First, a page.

“I could more easily contain Niagara Falls in a teacup than I can comprehend the wild, uncontainable love of God” (167).
Though I’d known about Brennan Manning’s The Ragamuffin Gospel for years, I never took the time to pick it up. Probably because I didn’t consider it Theology proper. But it’s better than any theology book I’ve read–I mean that. It’s brought joy and grief and wonder. Most texts treat God as a subject able to be, not conquered, but perhaps captured is the right word. Boxed in. Understood.
As someone with a Masters degree in knowing about God, I’m often tempted to think I know what I’m talking about. And then God guides me to what I read above. And He leads me this: “When you try to convince others that you understand what you are talking about, I [God] will tell you to shut up and fall flat on your face” (166).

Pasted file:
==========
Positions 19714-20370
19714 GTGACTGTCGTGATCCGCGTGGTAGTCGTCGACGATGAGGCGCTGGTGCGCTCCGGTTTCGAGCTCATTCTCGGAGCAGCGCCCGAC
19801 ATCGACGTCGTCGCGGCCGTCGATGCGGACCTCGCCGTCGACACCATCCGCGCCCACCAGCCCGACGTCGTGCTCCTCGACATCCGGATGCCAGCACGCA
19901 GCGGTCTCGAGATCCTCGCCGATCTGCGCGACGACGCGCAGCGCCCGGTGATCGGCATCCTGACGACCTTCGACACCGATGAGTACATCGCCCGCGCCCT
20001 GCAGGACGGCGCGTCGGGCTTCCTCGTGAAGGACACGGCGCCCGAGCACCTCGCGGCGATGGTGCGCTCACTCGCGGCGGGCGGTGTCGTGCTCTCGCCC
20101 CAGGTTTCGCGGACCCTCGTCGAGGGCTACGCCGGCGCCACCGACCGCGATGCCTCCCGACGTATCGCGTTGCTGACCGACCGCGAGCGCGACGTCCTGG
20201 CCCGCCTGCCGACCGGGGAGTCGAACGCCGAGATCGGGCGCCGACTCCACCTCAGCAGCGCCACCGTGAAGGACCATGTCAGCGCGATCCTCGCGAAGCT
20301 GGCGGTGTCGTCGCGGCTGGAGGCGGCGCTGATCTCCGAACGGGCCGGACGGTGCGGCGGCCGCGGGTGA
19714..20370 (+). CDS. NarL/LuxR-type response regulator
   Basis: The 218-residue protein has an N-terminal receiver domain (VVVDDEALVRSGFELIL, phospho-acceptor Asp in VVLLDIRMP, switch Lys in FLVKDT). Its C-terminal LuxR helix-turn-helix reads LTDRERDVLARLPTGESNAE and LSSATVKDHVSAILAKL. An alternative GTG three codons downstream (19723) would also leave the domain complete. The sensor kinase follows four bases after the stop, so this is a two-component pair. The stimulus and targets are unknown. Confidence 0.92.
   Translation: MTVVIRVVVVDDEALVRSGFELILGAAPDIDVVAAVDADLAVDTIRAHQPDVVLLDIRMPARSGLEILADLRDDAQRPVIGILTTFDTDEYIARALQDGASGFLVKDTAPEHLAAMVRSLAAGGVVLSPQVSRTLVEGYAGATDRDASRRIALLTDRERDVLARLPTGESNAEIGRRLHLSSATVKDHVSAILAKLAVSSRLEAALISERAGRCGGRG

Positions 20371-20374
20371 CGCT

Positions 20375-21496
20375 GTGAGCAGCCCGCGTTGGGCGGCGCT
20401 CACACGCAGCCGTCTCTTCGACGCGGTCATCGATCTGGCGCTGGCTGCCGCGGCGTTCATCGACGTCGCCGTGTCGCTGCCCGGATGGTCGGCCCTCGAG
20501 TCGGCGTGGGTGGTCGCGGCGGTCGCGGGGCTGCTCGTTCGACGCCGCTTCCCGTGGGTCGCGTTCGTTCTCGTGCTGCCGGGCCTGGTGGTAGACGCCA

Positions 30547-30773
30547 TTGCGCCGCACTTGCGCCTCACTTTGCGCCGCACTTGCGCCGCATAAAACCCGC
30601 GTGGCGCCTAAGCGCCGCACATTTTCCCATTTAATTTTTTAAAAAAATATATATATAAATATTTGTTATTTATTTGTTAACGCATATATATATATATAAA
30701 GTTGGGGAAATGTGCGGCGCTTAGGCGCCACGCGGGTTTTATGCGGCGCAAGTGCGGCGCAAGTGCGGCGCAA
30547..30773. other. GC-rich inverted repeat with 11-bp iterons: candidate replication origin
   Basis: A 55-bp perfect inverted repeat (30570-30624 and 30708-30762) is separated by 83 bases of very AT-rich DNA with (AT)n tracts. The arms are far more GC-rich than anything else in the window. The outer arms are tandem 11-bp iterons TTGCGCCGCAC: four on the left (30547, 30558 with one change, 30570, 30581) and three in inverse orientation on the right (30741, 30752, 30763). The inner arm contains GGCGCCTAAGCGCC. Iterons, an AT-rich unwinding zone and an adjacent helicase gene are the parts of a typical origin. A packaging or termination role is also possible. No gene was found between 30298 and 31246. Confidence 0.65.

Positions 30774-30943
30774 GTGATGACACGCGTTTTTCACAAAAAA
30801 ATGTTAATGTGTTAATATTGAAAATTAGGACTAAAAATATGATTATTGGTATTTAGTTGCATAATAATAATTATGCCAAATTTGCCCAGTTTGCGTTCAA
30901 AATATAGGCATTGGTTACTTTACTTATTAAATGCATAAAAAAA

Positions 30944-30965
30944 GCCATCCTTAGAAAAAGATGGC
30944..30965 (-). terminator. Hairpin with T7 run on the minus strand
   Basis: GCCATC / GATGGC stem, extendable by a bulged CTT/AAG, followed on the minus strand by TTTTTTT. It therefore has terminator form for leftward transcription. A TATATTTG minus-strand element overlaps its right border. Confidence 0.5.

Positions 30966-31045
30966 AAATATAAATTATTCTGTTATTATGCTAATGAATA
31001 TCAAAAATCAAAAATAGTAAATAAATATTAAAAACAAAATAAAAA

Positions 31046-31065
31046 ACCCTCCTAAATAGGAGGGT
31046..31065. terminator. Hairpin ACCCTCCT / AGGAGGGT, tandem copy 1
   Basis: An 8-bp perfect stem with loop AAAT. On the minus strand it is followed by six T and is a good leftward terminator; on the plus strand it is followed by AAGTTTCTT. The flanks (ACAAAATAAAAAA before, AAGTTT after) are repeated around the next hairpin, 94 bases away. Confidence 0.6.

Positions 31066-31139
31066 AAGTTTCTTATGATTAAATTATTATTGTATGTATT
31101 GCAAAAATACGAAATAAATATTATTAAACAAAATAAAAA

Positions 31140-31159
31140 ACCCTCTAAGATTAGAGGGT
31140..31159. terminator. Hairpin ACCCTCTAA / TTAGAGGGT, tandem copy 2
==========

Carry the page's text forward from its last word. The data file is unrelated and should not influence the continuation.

In the way John Piper’s writing opened my eyes to the grandeur and majesty of God, Manning’s is opening my eyes to the love of God. Jesus loves me. On the cross Jesus could have said quite literally, “I’m dying to be with you. I’m really dying to be with you” (168). How can I think I’ve understood such love? To push it further, how can I claim to have received this love only to withhold it from those around me?
And that’s where I am now. Wondering how for so long I’ve been so unloving. The avalanche that is God’s love runs wild, untamed, beyond all bounds–but I’ve tamed it for sure. I calculate who is worthy of such love–usually based on what I’ve read in those other theology books.
1 John 4:8 Anyone who does not love does not KNOW God, because God is love.
I know about God. But I’m not sure I know God.
I’m thankful He loves me enough to pursue me through the writing of a then recovering alcoholic. Now one who knows fully as he had been known his entire life.